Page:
Tuesday, October 23, 2007

Millage hullabaloo

Here's an interesting spin from the Olentangy School District ...



Districts do not "contend with two tax millage amounts," they simply apply the effective rate against their property valuations in order to calculate tax revenue. Couldn't be simpler.

Funny, when pushing levies, the district never implies that the tax effect on individuals due to a new levy will increase with property values. Yet, when it's in their favor, the district acts dumbfounded that the tax payments on individual properties do not increase with property values.

What the district fails to mention -- and the reason for its spin -- is that property taxes have been increasing at an annualized rate of between 7% and 9% (depending on the years included). Your voted mills reduce to the effective rate even as your wallet gets thinner.

The district implies that residents are paying less, yet tax bills detail a whole different story. Hmm.


School Funding: Millage Collection and Reduction – an explanation
by Becky Jenkins, Treasurer

Millage. What does it mean, and why do some Ohio schools collect less than what is voted?

The question is an interesting one and is often related to the frequency with which Ohio school districts are on the ballot.

Millage is the factor applied to the assessed or taxable valuation of real and personal tangible property to produce tax revenue. In a technical sense, a mill is defined as one-tenth of one percent or one-tenth of a cent (.01) in cash terms.

Schools often contend with two types of millage amounts. One is the full “voted millage” and the other is the “effective millage.”

The voted millage amount is the amount that voters approve. However, the amount goes through a reduction each year to adjust for rising home values, a factor commonly referred to as House Bill 920 (HB920). The millage amount that is actually collected by a school district after that reduction is then called the total effective millage.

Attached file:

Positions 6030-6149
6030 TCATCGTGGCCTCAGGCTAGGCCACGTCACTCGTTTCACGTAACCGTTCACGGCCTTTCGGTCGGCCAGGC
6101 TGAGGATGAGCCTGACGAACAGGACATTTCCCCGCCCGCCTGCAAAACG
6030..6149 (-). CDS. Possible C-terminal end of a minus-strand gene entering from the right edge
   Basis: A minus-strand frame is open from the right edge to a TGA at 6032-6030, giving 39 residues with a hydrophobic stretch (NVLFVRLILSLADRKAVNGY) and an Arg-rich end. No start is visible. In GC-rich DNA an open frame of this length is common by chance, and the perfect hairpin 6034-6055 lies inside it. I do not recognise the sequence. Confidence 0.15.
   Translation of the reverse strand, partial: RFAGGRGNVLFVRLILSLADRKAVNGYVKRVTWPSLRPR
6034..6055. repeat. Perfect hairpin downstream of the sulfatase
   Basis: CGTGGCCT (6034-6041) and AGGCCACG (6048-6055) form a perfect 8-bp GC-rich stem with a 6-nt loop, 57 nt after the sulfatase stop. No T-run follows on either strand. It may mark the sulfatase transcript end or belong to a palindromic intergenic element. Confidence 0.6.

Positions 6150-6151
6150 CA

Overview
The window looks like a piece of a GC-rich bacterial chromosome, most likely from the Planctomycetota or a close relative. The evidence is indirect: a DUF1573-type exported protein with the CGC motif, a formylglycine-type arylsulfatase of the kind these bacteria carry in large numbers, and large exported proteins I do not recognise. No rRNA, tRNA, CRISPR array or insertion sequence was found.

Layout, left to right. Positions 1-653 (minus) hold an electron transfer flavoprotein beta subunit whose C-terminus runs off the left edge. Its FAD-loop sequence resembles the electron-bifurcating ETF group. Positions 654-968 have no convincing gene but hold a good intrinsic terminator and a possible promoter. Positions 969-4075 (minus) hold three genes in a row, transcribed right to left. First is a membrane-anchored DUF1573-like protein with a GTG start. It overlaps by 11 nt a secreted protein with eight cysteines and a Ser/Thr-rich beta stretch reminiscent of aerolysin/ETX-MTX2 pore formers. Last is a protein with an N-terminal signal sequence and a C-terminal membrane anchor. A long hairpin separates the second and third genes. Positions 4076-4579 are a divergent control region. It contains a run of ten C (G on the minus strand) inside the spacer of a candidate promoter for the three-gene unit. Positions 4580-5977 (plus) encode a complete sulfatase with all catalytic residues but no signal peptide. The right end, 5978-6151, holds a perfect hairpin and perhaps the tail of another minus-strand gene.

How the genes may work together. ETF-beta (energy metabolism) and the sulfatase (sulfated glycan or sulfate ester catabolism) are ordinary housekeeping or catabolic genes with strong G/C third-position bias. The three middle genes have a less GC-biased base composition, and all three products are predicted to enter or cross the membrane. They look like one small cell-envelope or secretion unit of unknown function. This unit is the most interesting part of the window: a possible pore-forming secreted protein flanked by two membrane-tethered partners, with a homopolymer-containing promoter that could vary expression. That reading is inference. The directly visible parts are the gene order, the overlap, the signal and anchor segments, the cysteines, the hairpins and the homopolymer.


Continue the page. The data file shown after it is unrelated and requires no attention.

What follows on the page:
How significant can that reduction be for a school district? As an example, while Olentangy residents have voted in 62 mills, currently the district is only collecting 35.36 mills.

Another way to think about it is to consider the last operating issue passed by Olentangy voters. While the request was for 10.5 mills, even in the first year of collection Olentangy only captured 10.2 mills. Fast forward to today and we are only collecting 8.66 mills.

Each school district has a different effective (or actually collected) millage. For a comparison of some of our local school districts, see the chart.

School funding is a very complicated issue, and millage is only one part. Because Olentangy is so heavily reliant on local tax dollars, millage is one area we monitor very closely.

2 comments:

Anonymous said...

Hi, I was wondering where you found this stat?


"What the district fails to mention -- and the reason for its spin -- is that property taxes have been increasing at an annualized rate of between 7% and 9% "

Thanks!

Jim Fedako said...

It's not available anywhere I can find. So ...

First, you have to pick a beginning year and an ending year for your analysis.

You have to impute the average property value increase over your time period based off of county auditor reappraisal increases (use Ohio Dept of Taxation online data).

Apply the increase to the value of a hypothetical property -- $100,000 is always an easy starting value. This will give you the ending property value.

Next, apply the beginning and ending property values to the effective mills at both the beginning and end year (again Dept. of Tax data for effective mills). This will give you taxes paid on your hypothetical property for the two years.

Once you get the two taxes paid values (beginning and end), calculate the tax increase as a percentage.

Finally, calculate the annualized rate.

Or, just use my numbers since I did the heavy lifting for you.